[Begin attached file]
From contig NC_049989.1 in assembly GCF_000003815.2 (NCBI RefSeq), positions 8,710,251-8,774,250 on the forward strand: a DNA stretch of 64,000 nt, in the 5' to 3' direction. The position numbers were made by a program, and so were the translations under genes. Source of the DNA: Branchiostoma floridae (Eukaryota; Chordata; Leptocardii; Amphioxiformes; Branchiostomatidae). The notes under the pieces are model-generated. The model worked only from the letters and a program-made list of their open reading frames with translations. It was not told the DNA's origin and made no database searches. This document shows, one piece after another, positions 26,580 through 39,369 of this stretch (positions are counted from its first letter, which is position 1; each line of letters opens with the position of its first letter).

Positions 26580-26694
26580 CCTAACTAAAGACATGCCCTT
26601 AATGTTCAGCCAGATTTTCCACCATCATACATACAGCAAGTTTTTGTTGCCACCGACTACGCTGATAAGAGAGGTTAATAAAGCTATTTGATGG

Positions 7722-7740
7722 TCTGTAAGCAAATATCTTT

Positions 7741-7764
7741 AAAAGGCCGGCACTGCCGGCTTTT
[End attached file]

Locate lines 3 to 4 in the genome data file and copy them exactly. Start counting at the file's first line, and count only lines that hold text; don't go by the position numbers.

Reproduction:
26580 CCTAACTAAAGACATGCCCTT
26601 AATGTTCAGCCAGATTTTCCACCATCATACATACAGCAAGTTTTTGTTGCCACCGACTACGCTGATAAGAGAGGTTAATAAAGCTATTTGATGG